The Statesboro Mayor and City Council heard proposals Tuesday afternoon for several key partnerships and projects during their monthly work session at City Hall.

Below is a summary of topics discussed during Tuesday’s work session. More in-depth coverage will follow in the days ahead. Be sure to follow Grice Connect on social media and subscribe to our FREE daily newsletter for the latest updates.

City considers partnership with GSU BIG for business recruitment

Dominique Halaby | Credit: Bobby NeSmith/Grice Connect Credit: Bobby NeSmith / Grice Connect

In March 2020, it was proposed that the City hire a small business recruiter with the purpose of attracting new small businesses to Statesboro while maintaining and supporting existing ones. No action has been taken on the recommendation, however, due to the COVID-19 pandemic.

During Tuesday’s work session, Mayor and Council heard from Dominique Halaby, Associate Provost for Innovation and Commercialization at Georgia Southern University, regarding a potential partnership between the City and GSU’s Business Innovation Group (BIG).

In a letter to City Manager Charles Penny, Halaby shared plans to “add a professional staff member to BIG that will be responsible for developing, directing, and coordinating programs to drive new and existing retail and consumer spending businesses within the City of Statesboro.”

Mayor, Council hear proposal for ‘Boro rebrand

Will Ketchum | Credit: Bobby NeSmith/Grice Connect

Will Ketchum, of Jacksonville-based marketing firm North Star, presented his company’s plans for a complete overhaul of the city’s branding strategy.

According to Ketchum, his company “helps communities compete for the future they want” by creating positioning strategies. His proposal on Tuesday outlined plans to engage with local residents, listen to their concerns, and learn the needs of the community to discern Statesboro’s story that is “authentic, distinct, and ownable.”

Ketchum cited overwhelming success in similar municipalities–including Quincy, Illinois, and Fayetteville, North Carolina–as evidence of the positive outcome of streamlined branding. Based on input from several members of Council, the City plans to collaborate with Bulloch County Commissioners, as well as leaders from other city and county organizations, on this project.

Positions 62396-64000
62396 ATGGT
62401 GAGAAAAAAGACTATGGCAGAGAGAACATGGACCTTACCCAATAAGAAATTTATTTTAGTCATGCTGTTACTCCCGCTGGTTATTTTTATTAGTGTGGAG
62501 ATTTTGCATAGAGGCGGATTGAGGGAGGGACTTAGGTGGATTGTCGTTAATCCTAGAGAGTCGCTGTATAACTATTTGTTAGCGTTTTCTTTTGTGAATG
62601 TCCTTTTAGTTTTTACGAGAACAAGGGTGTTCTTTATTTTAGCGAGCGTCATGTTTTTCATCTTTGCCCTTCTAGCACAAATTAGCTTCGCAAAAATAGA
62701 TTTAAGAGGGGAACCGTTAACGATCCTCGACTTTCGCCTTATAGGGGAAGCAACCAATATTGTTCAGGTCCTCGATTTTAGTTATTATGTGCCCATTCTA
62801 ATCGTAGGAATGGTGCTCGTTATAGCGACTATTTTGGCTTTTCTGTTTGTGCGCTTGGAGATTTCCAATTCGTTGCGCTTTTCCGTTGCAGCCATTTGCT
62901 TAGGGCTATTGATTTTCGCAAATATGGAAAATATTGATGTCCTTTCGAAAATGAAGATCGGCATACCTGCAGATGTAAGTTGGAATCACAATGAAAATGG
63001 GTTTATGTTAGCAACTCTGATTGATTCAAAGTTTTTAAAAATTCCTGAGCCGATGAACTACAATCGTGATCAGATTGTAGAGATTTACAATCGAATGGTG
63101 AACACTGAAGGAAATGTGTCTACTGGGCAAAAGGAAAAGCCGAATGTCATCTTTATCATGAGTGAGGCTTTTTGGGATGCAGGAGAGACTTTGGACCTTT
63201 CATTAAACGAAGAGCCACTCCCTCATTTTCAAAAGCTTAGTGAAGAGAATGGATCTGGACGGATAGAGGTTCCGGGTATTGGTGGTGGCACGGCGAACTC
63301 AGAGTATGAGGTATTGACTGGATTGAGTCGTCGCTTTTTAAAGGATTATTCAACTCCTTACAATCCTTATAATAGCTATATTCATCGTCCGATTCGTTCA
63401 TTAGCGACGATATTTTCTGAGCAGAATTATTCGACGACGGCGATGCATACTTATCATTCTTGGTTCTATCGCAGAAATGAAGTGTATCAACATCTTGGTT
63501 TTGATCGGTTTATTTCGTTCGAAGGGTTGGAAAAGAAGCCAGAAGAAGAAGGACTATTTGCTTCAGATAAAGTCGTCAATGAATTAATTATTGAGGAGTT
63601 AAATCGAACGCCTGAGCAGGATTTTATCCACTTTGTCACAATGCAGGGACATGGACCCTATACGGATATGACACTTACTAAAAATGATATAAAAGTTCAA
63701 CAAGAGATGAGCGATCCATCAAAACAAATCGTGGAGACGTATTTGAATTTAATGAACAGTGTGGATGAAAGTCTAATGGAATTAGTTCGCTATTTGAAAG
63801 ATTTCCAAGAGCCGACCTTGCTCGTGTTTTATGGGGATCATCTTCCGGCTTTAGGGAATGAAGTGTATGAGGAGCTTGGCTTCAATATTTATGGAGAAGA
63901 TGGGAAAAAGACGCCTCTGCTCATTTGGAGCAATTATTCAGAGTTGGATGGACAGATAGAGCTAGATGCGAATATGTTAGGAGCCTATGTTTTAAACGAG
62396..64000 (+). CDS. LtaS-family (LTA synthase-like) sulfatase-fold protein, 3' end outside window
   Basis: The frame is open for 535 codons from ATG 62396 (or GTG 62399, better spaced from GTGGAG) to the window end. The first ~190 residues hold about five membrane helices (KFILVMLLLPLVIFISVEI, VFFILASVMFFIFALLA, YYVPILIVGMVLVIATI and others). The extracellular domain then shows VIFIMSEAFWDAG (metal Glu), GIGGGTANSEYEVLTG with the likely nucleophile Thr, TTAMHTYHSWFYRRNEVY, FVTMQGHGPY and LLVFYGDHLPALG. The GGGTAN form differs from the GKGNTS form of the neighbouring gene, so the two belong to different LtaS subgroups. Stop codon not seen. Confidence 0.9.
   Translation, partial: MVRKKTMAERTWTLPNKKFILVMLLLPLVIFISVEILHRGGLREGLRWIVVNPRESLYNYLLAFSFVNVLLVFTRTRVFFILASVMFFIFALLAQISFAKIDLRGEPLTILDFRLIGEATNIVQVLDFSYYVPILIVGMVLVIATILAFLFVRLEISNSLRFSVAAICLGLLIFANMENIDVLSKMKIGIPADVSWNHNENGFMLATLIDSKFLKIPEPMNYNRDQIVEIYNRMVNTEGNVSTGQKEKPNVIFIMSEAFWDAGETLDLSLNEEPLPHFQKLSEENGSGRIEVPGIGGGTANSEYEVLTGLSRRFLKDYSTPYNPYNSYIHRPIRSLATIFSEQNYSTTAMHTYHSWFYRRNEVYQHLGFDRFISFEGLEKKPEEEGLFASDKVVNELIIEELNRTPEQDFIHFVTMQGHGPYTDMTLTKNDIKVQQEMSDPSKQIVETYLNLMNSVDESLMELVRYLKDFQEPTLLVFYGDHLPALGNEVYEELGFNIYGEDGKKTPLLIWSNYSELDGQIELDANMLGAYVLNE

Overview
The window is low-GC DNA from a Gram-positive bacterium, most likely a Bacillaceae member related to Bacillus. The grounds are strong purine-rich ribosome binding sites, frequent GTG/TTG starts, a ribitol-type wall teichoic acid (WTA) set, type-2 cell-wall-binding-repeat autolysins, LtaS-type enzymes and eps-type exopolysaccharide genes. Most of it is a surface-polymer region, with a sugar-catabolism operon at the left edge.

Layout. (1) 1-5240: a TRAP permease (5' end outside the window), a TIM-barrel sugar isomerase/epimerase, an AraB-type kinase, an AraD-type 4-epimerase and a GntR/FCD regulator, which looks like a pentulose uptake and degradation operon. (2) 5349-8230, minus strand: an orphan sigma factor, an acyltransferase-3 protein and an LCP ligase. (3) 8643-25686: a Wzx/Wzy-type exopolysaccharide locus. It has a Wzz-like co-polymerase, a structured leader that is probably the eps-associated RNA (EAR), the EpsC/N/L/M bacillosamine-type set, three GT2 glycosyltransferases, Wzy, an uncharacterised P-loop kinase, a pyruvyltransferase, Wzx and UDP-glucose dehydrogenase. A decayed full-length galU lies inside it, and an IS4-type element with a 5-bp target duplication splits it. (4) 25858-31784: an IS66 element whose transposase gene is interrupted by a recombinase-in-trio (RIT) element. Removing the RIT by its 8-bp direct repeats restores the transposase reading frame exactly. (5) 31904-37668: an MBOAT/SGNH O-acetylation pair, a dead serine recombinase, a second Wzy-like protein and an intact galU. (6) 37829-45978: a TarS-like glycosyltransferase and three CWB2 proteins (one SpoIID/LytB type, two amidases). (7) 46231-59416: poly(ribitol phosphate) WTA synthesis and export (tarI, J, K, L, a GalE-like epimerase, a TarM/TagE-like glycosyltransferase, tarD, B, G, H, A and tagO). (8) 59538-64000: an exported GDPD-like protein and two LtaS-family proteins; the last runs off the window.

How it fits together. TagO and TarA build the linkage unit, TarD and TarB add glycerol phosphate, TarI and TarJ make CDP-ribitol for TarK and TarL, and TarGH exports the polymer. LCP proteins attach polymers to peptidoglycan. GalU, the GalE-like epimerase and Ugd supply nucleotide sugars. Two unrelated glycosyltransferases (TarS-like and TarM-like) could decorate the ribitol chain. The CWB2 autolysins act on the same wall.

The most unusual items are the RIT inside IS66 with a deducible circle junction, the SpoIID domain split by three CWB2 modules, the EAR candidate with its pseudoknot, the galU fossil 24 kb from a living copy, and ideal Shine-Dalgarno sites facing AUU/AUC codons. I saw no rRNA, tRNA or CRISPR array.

Outsourcing agreement a possible solution to building inspector vacancy

Kathy Field | Credit: Bobby NeSmith/Grice Connect

Kathy Field, the City’s Director of Planning & Development, discussed a potential partnership with SAFEbuilt – a Colorado-based company specializing in building inspection services.

According to Field, these services are normally performed by two City employees, but aggressive efforts to fill the vacant positions have proven unfruitful. The annual cost for these two positions, including salary and benefits, totals just over $161,000.

Should the City choose to partner with SAFEbuilt, it could lead to significant financial savings. Field estimates that the City will spend around $100,000 for the company’s services on an as-needed basis. Additionally, the company provides free access to permitting software, which will save the City an additional $20,000 per year.

Planning & Development presents proposed ‘Townhouse Ordinance’

As previously reported on Grice Connect, the City has contracted with TSW to revamp its outdated zoning ordinances. As part of that process, Field presented plans to establish a new townhouse residential zoning district.

Citing recent announcements of planned industrial growth in the area, Field said this amendment will allow for “maximum density” for housing developers.

The proposed zoning amendment also establishes dwelling standards and includes said standards in the City’s planned unit development (PUD) district.

Council hears proposed renovation plans for Joe Brannen Hall, City Hall

Jason Boyles | Credit: Bobby NeSmith/Grice Connect

Assistant City Manager Jason Boyles discussed planned renovations to City Hall as well as a major overhaul to adjacent Joe Brannen Hall – a nearly $1 million project that will repurpose open storage into useable space and provide new offices for the City’s Human Resources and Utilities departments.

A portion of the building will be renovated to become the permanent site of the City’s employee health clinic. Everside Health, the third-party provider that operates the clinic, will inhabit a leased space on Brampton Avenue until the construction project is complete.

Updates to City Hall will include security improvements, Americans with Disabilities Act (ADA) compliance, and modifications to provide additional useable office space and is projected to cost around $700,000. According to Boyles, both projects will be primarily financed by 2019 T-SPLOST funds with the remainder covered by utilities revenue.

Lack of interest sparks proposed amendment to Subdivision Incentive program

In the final presentation of Tuesday’s work session, Boyles presented several proposed revisions to the Residential Subdivision Incentive Program, which has received only one valid application since 2020.

Boyles cites “cumbersome regulations” and increasing construction costs for the lack of interest in the program. Proposed amendments include increasing the incentive amount by $2,000 per lot, adding a provision for up to 20% rental occupancy, and simplify the scoring criteria used to determine eligibility.

In his presentation, Boyles provided examples that showed the projected return on investment to the City. Factoring in the total investment into infrastructure, the City should recoup its money through one-time fees and utilities revenue over a period of six to eight years per completed project.

Bobby NeSmith

Bobby NeSmith is a Bulloch County native who enjoys connecting with our community. He first discovered his love for media at Portal High School and is known for his thoughtful and engaging contributions...